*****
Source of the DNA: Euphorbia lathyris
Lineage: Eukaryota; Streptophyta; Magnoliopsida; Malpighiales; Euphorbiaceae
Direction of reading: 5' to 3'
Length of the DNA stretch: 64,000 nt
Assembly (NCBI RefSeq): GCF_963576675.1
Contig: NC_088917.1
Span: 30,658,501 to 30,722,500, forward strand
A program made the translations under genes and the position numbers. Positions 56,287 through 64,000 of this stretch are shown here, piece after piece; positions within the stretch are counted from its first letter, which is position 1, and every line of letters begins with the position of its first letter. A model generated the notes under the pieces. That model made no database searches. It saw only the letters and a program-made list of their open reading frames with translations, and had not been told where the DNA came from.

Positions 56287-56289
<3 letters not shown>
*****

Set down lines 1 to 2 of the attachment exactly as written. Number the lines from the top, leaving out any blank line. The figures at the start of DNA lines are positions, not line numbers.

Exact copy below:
Source of the DNA: Euphorbia lathyris
Lineage: Eukaryota; Streptophyta; Magnoliopsida; Malpighiales; Euphorbiaceae